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'Queen hardly put a foot wrong in 60 years' - Cameron


'Queen hardly put a foot wrong in 60 years' - Cameron


Queen Elizabeth II, there is no taking it away from her, has got staying power.

It is as if she had taken the United Kingdom’s national anthem (the part that says ‘long to reign over us’) entirely to heart.

She has been head of the realm for 60 years, just three less than Queen Victoria – and still counting.

Many of her subjects have been showering her with adoration at Diamond Jubilee celebrations up and down the land.

The constitutional monarch of many sovereign states with ties to Britain, she has held her throne since after her father, King George VI, died in 1952. Her coronation took place on 2 June 1953, in London’s Westminster Abbey. She was 26.

She proved her dedication to the role she had inherited, as her former imperial nation evolved in the years after World War Two and it decolonised rapidly. She travelled widely, with her husband Prince Philip, and they had four children: Charles, Anne, Andrew and Edward.

Diamond Jubilee events have been so numerous as to fill more than four days – while Victoria’s, a hundred years ago, were wrapped up in one. In the face of criticism in a time of some economic angst, and predictable grousing from more republican-minded Britons, there is no denying Elizabeth’s popularity.

Royal-watchers wonder if any successor will ever be able to match this. On the occasion of the United Kingdom’s royal jubilee, euronews went knocking at Number 10 Downing Street for a few informal words.

As he approached the threshold, our London correspondent said: In her 60-year reign, Queen Elisabeth has had 12 prime ministers. I am here today to see her number 12, about her years as a monarch and her role today.

Ali Sheikholeslami, of euronews, asked David Cameron: Prime Minister, you first met the Queen when you were nine years old. How did it feel then and what is it like to be her twelfth prime minister today ?

David Cameron, British Prime Minister: Well, when I met her when I was nine years old, I didn’t ever expect to be her prime minister. I remember being a little boy and being very excited and being rather amazed that I had this opportunity. But the moment you never forget is getting out of the car and walking into Buckingham Palace and going up the stairs to be asked by the Queen to form a government – although in my case, of course, I had to say it will be a coalition government , so I’ll do my best to form a government and I’ll come back to you if I manage. But fortunately I did.

euronews: And what is, in your opinion, the significance of the Diamond Jubilee for Britain as a country and how far would you say the country has come during the reign of the Queen?

Cameron: The country has come a huge way. When you think 60 years ago we were still after the Second World War, with rationing and all those problems and difficulties and we are a country transformed since then. I think what we’re celebrating really is two things: first of all a unique individual record, of 60 years on the throne, dedication, service, commitment to her people, to the Commonwealth, to the world and people can hardly think of a foot that she put wrong in those 60 years of remarkable record of public service. I think we’re celebrating something else in Britain, which is the institution of the monarchy. All countries want to have that combination of stability and institutions that reflect their history, but also democracy and choice and freedom. And I think in Britain we’ve found a good way; it’s not everybody’s way, but our way to deliver those two things and I think the monarchy has served us very well in that respect. It’s above politics, it’s a symbol of national unity and as you can see from the celebrations it brings people together.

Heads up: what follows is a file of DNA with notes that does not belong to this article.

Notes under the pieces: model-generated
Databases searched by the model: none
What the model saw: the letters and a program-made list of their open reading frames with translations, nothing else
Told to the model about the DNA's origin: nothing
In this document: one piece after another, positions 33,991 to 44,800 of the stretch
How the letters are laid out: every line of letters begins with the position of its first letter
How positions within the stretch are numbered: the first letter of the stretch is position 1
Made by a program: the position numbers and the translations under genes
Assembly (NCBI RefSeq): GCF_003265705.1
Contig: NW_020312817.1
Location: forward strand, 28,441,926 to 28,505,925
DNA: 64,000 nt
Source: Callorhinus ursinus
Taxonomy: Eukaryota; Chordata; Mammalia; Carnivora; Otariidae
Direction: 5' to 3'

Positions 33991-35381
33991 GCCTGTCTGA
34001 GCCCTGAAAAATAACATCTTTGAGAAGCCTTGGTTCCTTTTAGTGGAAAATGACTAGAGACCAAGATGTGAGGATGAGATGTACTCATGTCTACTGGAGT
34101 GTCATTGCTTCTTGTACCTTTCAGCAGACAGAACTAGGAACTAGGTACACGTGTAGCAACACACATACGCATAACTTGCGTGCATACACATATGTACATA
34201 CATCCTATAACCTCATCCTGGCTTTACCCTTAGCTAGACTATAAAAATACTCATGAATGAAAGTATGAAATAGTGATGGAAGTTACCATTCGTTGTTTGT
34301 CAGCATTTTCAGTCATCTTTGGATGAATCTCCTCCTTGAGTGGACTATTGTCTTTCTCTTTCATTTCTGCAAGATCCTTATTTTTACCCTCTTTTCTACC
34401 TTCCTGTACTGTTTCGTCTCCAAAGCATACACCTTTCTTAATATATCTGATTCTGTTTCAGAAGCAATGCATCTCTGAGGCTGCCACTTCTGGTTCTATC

euronews: And you meet the Queen every week. Many in the UK and abroad wonder whether it is just a jolly British tradition. Or is it?

Cameron: No, it is an important part of the constitution, because the Queen is the head of state. Obviously, we’ve evolved into a situation where the elected Prime Minister and the government takes the decisions and the Queen is the ceremonial head of state. But I think it’s an important function for the prime minister to see the monarch every week to set out the problems and challenges here and around the world, to explain themselves, to explain what the government is doing to the head of state and obviously the Queen – who’s on her twelfth prime minister, who started with Winston Churchill, who’s seen it all, who’s heard it all, who’s travelled all over the world, who knows virtually every head of state and every head of government – can give some very good advice and ask some very, very pertinent questions.

euronews: With the Olympics around the corner, what will the games mean for London and for Britain as a country?

Cameron: Obviously, it’s a big year for Britain. It’s a year where we can show ourselves off to the world. Right in East London the Olympics are transforming an area which was very rundown. And there’s a physical transformation taking place. But I think even more important than that is to open up to the world and say look: here is a country, yes, we have our economic difficulties but we have the European single market on our doorstep, we’re between the timezones of America and Japan, we’ve got the English language, the language of business, some of the best universities in the world, a vibrant business scene, great culture, art, science and the rest of it. Come and visit, come and see. It’s a great opportunity for Britain, and I hope, also, it will switch young people onto sport and competitive sport, in a way that will leave a really lasting legacy into the future.

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